Brakes are essential for any car and this makes brake fluid one of your car's most important components. Brake fluids resist the moisture that can cause vapour lock brake failure, protect against corrosion, and withstand high brake temperatures. Every so often you need to change brake fluid in line with your car manufacturer’s manual. You may also need a second person to help you.
There are 6 steps in our how to replace brake fluid guide. This quick guide is intended to help you to understand the process. Changing brake fluid isn’t a do-it-yourself task except for the very proficient as it requires some professional training and modern braking systems work at extremely high pressures. You should check your car manufacturer’s manual to see if any repairs to the braking system are legally permitted other than at an authorised workshop.
1)Drain the old fluid
Find the brake master cylinder, remove its cap and drain off as much of the fluid as possible. The best way to tackle this is with the car up on axle stands, with all four wheels removed.
2)Change brake fluid
Fill the master cylinder right up to the FULL line with new brake fluid.
3)Flush the calipers/wheel cylinders
Release the bleed nipple at the back of each brake calliper/wheel cylinder to drain the old brake fluid.
4)Bleed the brakes
Go to each caliper/wheel cylinder in turn and open the bleed nipple to complete the brake fluid change draining out the last of the old fluid and any air bubbles until the new fluid comes through.
Keep checking the level of brake fluid in the master cylinder and keep it topped up.
6)Repeat the process
Bleed each caliper/wheel cylinder in turn until you have worked your way through all of them.
Whenever you change brake fluid or someone does it on your behalf, dispose of the old oil in an environmentally friendly manner. There are different rules for ASR (traction control), ESP, SBC and hybrid / electric propulsion cars and you should check these out before disposing of used fluid.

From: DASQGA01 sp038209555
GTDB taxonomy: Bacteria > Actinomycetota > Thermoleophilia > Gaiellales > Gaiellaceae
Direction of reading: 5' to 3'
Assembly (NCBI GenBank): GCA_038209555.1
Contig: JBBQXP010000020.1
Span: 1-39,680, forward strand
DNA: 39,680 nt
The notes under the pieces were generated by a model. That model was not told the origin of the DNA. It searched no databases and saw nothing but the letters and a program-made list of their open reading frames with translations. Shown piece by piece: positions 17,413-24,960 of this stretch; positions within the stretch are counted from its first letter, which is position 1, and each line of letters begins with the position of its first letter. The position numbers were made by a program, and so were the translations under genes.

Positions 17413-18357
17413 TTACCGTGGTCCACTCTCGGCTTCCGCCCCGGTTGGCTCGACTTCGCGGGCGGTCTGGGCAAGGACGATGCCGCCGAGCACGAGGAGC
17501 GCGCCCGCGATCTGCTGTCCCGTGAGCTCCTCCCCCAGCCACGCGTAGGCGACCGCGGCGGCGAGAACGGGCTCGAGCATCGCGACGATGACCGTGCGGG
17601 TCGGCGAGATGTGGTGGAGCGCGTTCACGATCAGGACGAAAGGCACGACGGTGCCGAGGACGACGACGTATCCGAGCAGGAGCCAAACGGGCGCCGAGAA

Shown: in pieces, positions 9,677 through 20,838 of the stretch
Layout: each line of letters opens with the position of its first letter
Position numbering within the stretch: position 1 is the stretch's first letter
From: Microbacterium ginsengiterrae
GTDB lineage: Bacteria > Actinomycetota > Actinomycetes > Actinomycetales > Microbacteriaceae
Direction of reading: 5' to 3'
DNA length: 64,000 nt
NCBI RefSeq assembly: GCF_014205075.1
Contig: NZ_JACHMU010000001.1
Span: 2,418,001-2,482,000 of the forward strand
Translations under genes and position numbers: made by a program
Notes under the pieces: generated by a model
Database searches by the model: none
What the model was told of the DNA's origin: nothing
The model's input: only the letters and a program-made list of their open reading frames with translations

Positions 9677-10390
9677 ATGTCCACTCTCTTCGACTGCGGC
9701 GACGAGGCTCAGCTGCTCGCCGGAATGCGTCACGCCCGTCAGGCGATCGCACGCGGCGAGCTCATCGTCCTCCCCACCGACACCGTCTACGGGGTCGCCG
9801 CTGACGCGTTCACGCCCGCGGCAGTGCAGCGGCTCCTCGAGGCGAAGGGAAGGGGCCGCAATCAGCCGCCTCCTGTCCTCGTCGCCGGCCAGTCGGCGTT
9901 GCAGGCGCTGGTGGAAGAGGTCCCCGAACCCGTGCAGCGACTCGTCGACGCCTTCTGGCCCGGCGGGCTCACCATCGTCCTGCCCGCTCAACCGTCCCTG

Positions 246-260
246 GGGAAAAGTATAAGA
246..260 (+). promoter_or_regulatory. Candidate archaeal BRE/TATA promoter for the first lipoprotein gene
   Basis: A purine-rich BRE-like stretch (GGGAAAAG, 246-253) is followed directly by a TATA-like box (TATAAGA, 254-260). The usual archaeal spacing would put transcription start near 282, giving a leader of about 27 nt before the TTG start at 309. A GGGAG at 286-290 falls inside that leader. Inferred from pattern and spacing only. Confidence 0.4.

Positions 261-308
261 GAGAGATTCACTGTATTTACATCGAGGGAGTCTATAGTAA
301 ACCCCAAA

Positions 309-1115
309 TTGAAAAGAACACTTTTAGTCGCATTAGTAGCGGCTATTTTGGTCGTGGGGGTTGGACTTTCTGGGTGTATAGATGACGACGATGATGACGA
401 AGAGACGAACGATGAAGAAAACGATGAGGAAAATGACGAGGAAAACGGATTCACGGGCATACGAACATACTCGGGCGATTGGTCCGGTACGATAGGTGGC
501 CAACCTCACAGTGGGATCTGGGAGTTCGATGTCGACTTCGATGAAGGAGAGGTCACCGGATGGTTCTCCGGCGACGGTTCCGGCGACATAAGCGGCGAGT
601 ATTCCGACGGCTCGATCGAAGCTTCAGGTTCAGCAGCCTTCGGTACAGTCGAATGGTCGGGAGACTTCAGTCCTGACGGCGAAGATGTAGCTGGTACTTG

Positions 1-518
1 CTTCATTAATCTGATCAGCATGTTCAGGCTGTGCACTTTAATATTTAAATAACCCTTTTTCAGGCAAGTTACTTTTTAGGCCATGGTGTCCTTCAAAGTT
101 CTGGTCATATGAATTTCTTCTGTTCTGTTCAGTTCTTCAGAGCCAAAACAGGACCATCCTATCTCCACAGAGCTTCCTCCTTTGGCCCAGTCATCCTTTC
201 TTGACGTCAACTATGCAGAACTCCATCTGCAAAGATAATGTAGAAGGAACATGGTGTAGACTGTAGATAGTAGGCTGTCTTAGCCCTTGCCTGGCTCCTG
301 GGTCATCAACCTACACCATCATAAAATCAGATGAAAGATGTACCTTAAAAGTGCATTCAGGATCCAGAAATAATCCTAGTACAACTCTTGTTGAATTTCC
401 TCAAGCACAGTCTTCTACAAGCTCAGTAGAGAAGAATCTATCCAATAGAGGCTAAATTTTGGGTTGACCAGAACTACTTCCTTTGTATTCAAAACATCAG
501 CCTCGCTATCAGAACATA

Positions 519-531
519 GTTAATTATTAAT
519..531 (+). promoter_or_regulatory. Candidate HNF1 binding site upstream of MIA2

A skilled mechanic will be able to carry out a brake oil change in 30 to 60 minutes.
Some workshops use brake flushing machines. Brake flushing machines eliminate the need for a second technician and include a pressure regulator and gauge to set proper fluid pressure.
Castrol Dot 4 brake fluid is liquid engineered to prevent vapour lock and protect your brake system. To find out more about Castrol’s brake fluids.
Running with a low oil level is incredibly bad for your engine, so it's important to check your engine oil regularly. Don't rely on dashboard warning lights alone; checking engine oil at the dipstick is a simple but important car maintenance task that absolutely everyone can do at home.
Most cars use a little engine oil over time so it is essential to maintain the right level of engine oil by topping up with the right oil whenever your dipstick check says your oil level is low.
Why choose full synthetic engine oil? Even if your warranty doesn't depend on you choosing synthetic engine oil, it's still the strongest and best choice for every engine. As long as you choose the right grade and specification of synthetic oil, it is guaranteed to exceed the manufacturer's requirements and give your engine the best possible protection.
While oil is a natural resource, it occurs deep in the ground where it can't damage plant and animal life. It's vitally important that any used engine oil from home car maintenance makes it to a recycling centre, as this ensures that it won't leak into the ground, potentially causing hazards to wildlife and water resources.